State legislatures and state DOTs should review their speed limit setting statutes and processes. If necessary, statutes should be changed to allow places to post speeds of 20 mph or less if the community chooses to have a lower speed limit. Lower statutory and posted speed limits should be accompanied by road design changes that help drivers naturally travel at those speeds, through the use of road diets, chicanes, street trees, narrower travel lanes, bike lanes, and other features that are appropriate for lower posted speed limits.
- 4. The United States bikes less and is less safe than peer countries
The NTSB found that the “FHWA has promoted bicycling for its health and environmental benefits since the 1990s in the United States,” but the level of bicycling in the United States was the lowest among the 14 countries [reviewed by the Economic Co-operation and Development (OECD)].” According to OECD data, people in Germany – another country famous for its auto industry – rode at least 9 times the distance per person than Americans and were four times less likely to be killed while biking.
In our report, we found that most states do not take public health into account when planning or prioritizing transportation projects.
State DOTs should work closely with state Departments of Public Health and pursue road designs that promote active transportation to everyday destinations and the safe systems approach found in successful Vision Zero activities. The potential to save lives and increase physical activity should be considered as part of project development and selection so that transportation investments promote public health.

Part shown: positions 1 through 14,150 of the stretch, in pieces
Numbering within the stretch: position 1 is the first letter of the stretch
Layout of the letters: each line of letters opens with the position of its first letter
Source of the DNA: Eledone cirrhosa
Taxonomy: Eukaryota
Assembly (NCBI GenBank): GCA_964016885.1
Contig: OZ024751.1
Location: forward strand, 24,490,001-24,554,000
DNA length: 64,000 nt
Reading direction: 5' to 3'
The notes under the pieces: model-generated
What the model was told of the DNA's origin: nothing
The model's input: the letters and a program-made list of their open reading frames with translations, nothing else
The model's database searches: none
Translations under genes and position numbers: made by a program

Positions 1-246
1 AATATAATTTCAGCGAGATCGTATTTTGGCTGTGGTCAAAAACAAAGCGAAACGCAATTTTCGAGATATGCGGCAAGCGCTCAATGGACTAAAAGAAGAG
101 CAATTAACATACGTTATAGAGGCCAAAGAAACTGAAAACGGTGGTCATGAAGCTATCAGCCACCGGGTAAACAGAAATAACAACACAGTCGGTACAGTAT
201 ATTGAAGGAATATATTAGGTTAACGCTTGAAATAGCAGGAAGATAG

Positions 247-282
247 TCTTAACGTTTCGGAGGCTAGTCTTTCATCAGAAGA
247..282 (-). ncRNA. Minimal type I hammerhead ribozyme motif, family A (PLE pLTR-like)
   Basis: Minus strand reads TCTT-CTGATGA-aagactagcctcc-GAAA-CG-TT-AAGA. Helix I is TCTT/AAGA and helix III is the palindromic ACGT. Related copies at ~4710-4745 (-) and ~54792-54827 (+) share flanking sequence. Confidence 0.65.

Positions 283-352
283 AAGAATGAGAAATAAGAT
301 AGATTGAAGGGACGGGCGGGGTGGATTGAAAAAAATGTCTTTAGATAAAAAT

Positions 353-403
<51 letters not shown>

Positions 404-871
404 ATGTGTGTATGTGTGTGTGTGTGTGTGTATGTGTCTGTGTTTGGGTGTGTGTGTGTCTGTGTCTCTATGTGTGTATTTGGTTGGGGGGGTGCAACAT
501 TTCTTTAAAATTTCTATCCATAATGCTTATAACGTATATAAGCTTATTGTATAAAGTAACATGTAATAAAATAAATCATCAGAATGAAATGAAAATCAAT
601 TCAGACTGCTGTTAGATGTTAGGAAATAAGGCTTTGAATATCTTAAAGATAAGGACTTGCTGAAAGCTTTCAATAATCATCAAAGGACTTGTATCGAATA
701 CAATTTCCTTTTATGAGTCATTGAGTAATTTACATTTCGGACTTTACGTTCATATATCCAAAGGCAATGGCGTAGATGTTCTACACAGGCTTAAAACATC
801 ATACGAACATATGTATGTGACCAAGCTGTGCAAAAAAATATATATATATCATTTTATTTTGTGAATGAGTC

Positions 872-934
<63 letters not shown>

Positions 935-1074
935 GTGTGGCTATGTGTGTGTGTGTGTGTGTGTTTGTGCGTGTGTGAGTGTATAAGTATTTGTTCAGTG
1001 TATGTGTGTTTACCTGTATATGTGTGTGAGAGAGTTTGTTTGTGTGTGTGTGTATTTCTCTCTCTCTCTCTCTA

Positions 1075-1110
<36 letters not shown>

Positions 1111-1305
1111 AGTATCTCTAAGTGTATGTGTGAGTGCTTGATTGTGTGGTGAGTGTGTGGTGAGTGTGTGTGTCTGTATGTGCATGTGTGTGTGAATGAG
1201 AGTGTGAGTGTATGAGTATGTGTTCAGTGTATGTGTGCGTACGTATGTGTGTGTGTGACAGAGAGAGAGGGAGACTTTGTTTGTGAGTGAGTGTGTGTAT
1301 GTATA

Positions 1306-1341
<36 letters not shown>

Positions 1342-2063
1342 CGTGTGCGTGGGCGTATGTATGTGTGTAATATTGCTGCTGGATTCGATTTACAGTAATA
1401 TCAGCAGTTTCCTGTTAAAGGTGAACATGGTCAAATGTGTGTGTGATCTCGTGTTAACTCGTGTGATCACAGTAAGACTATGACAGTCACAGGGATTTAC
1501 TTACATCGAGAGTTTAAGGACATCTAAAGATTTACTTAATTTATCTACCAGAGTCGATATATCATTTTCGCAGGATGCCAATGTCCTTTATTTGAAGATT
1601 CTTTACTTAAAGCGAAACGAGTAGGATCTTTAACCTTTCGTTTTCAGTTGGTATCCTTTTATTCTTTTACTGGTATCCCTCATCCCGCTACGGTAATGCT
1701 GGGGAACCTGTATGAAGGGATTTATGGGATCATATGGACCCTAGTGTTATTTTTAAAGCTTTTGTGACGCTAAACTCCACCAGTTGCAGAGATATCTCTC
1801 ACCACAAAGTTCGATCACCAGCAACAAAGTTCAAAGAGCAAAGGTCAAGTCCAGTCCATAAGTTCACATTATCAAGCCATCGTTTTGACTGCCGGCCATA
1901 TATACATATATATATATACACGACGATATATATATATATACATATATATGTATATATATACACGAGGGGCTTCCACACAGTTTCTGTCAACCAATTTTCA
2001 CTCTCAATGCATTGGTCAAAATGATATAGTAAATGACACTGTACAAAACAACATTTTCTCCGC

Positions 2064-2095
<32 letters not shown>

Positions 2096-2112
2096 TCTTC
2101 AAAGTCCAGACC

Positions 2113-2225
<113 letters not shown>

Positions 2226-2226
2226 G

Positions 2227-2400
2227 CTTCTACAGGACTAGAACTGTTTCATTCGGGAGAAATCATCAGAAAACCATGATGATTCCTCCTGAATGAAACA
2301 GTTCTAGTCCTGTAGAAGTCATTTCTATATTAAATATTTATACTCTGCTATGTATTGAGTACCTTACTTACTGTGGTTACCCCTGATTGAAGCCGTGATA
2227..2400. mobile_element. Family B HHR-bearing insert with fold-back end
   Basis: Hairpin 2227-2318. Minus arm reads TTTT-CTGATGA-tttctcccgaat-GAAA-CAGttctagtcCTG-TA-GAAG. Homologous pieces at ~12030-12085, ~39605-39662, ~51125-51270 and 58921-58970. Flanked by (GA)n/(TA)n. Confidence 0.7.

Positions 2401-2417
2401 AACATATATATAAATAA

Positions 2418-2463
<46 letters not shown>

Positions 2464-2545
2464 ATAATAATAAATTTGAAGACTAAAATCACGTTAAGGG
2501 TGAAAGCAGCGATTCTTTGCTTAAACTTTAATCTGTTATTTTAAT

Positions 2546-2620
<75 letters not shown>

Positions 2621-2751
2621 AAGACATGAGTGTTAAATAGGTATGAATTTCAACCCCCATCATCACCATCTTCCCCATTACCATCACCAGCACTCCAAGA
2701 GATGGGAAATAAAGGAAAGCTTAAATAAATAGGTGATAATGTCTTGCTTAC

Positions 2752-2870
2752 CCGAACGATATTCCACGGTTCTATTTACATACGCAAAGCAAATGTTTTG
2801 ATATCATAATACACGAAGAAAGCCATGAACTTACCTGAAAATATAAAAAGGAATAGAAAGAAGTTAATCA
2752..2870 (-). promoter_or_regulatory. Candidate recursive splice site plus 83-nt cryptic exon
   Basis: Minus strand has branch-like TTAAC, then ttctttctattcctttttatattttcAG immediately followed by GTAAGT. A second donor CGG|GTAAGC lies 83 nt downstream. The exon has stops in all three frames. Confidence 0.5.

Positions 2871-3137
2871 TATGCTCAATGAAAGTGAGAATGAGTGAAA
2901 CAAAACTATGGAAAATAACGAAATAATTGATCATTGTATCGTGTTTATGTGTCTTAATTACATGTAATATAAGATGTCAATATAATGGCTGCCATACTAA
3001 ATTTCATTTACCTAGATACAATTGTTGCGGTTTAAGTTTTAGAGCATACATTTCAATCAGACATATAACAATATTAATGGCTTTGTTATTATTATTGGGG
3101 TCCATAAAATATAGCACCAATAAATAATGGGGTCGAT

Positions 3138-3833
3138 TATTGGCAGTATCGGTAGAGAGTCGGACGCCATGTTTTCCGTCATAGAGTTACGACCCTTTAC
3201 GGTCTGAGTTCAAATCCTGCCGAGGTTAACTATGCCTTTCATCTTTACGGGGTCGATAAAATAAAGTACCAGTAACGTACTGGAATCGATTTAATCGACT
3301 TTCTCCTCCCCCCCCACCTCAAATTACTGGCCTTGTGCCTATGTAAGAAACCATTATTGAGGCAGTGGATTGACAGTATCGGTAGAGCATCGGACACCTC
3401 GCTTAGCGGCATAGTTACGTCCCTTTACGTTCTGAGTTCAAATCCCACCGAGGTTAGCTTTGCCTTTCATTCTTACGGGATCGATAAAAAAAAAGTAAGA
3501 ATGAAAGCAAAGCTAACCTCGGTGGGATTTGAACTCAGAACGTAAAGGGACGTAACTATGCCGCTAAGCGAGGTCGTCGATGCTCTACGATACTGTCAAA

- 5. Bicycle safety is the responsibility of all governments
The NTSB found that 54% of bicyclist fatalities occurred in communities with less than 50,000 people. When people talk about bicycling as an urban issue, they miss how many people die while biking in smaller communities and on state roads.
As detailed in our recent report, 45% of bicyclist deaths occur on state roads and bicyclist fatalities are over-represented on state roads in at least 43 and as many as 46 states (3 states did not identify where all bicyclist deaths occurred). In smaller communities, it is more likely that the state owns or controls the main street and arterials where bicyclists are killed. To address the safety of people who bike, governments at all levels—local, state, and federal—must work together to improve infrastructure, reduce speeds, and improve data.
State DOTs should proactively work with communities and the federal government to promote safer roadway designs for all users, including supporting increased state and federal funding for biking and walking. State legislatures should work with their state DOTs to ensure that the safety of all road users, particularly the most vulnerable, is a core value of each state DOT and that staff capacity, data systems, and policies on speed reflect a coordinated effort to reduce traffic deaths. State legislatures can also ensure that local governments have the ability to reduce speed limits, raise revenue for transportation investments, build better bicycle infrastructure without jumping through excessive hoops, and are not penalized for re-allocated roadway space to people who bike.